Several people have asked me online and elsewhere: ‘Why is Australia the shit version of New Zealand?’ or something similar. It is because we have a Coalition government in which at least a significant minority are religious nutters, and which is so dependent on donations from the fossil fuel industry (coal and petroleum), that nothing else matters to them. Scott Morrison sending “thoughts and prayers” is just another vacuous excuse for doing nothing. It is the same response that those in the United States get from the National Rifle Association (NRA) after every murderous gun atrocity. The other standard NRA response is ‘it’s too soon to discuss this now’. On Saturday, when queried about the link of these horrendous fires to climate change, Morrison, as he does with almost all questions, did not answer. All he said was: “My only thoughts today are with those who have lost their lives and their families. The firefighters who are fighting the fires, the response effort that has to be delivered and how the Commonwealth has to responded in supporting those efforts.”3  He was clearly rattled by the question, in indicating that families have been lost which, as far as I know, is not the case. The standard NRA response was left to New South Wales Premier, Gladys Berejiklian who, at another press conference, when asked if the fire emergency was linked to climate change, replied ‘honestly, not today’4. While she was doing this, Morrison was grinning like a gormless halfwit behind her. However, perhaps the most ridiculous response to a question on climate change was from the Deputy Prime Minister, who said “What people need is a little bit of sympathy, understanding and real assistance; they need help; they need shelter. They don’t need the ravings of some pure, enlightened and woke capital city greenies at this time when they’re trying to save their homes”5. These are the sort of moronic responses we have from members of the Coalition government, as a ham-fisted way of trying to deflect attention away from their climate change denial. However, reality is impinging on this denial, as reality always does. This denial of their denial was skewered by the Glenn Innes Severn Council Mayor, Carol Sparks, whose home was damaged in one of the fires that also killed two people, referred to Morrison’s response as ‘unbelievable’ and that it is not ‘a political thing – it’s a scientific fact’3.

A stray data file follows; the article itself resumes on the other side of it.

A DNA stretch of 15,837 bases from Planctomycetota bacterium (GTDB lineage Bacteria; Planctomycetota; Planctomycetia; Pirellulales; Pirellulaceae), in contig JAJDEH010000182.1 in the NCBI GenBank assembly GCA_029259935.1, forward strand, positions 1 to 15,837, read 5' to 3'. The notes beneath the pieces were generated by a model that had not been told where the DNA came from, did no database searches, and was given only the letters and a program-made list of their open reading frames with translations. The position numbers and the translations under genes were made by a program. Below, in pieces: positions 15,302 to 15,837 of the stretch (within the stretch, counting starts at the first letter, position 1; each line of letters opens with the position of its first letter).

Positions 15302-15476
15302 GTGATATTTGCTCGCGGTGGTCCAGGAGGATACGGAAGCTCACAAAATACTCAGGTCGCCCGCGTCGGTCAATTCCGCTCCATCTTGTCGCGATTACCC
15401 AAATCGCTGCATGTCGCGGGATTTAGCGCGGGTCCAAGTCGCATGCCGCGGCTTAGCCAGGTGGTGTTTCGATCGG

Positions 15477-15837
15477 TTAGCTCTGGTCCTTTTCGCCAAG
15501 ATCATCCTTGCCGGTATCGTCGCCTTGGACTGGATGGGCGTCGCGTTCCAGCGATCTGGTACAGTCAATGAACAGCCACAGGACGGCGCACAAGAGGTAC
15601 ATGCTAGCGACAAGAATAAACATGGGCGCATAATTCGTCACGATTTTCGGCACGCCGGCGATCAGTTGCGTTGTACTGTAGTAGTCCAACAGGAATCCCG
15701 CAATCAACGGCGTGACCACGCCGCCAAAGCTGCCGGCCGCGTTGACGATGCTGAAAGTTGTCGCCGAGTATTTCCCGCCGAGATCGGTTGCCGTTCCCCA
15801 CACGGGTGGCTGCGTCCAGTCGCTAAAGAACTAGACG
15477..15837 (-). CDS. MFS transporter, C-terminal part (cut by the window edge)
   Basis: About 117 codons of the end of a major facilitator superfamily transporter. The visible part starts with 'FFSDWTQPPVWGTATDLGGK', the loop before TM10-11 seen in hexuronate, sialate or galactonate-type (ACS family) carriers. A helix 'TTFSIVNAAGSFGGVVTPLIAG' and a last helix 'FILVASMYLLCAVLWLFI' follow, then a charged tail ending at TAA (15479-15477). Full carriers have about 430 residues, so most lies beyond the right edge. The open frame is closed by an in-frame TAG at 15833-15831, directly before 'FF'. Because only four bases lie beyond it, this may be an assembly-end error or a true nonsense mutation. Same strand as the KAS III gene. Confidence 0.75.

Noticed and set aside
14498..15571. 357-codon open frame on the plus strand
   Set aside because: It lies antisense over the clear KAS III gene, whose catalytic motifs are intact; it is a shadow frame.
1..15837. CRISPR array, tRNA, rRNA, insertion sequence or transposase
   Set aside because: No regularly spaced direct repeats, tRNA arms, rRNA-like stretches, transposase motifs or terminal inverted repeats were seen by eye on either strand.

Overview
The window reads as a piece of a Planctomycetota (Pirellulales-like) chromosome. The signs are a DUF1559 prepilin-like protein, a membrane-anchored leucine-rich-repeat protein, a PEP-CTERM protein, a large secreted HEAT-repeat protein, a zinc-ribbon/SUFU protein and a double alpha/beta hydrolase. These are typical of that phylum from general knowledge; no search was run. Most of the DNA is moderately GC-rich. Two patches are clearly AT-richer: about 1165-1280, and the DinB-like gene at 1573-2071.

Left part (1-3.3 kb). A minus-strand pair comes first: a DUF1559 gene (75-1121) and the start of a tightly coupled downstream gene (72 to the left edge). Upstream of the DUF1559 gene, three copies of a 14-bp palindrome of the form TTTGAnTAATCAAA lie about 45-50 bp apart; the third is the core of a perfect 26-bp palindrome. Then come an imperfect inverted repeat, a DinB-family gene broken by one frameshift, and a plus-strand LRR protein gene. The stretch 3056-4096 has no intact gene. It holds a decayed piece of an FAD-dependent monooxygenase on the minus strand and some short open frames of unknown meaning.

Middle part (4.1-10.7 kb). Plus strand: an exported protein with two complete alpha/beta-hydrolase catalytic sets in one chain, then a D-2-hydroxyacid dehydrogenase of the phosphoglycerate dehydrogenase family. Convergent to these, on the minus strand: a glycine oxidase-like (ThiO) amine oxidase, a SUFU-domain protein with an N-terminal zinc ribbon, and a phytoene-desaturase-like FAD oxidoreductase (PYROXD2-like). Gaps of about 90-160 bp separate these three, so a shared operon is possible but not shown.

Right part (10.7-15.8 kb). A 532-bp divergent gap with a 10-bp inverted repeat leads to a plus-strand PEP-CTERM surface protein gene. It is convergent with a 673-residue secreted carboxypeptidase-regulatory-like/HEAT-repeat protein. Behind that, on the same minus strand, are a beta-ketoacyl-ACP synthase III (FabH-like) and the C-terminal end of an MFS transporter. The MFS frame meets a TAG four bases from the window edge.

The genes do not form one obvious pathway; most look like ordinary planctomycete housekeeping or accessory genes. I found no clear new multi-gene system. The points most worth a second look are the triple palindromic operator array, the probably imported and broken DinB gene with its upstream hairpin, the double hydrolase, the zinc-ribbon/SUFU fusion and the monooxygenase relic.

As if to demonstrate the head-in-the-sand approach to climate change adopted by the Berejiklian government in particular, and the Coalition in general, in this year’s New South Wales (NSW) state budget, the capital allocation to NSW Fire and Rescue was cut by 35.4% ($12.9 million), such that now the state has “fewer firefighters … than [it] did eight years ago”6,7. While some may say the professional fire service is about urban firefighting and this budget cut would not impact the response to bushfires, the case of the catastrophic fires that hit Canberra in 2003, where 500 homes were destroyed and 4 people killed, shows that the demarcation is meaningless. However, in addition to decreasing funding for the professional fire services, in that same budget, the NSW Rural Fire Service, a service run by volunteers, was cut to the tune of $26.7 million7. This is denialism in action, and it is dereliction of a politician’s duty in the face of what may be a catastrophic fire season. It is quite possible that people will die because of such decisions; maybe people who are unable to get help when the fires bear down on them, or maybe firefighters whose equipment is not up to par. Those millions cut from the RFS could have bought numerous new pumper trucks, four-wheel drive fire trucks, flame-resistant coveralls, fire-protective helmets, etc7.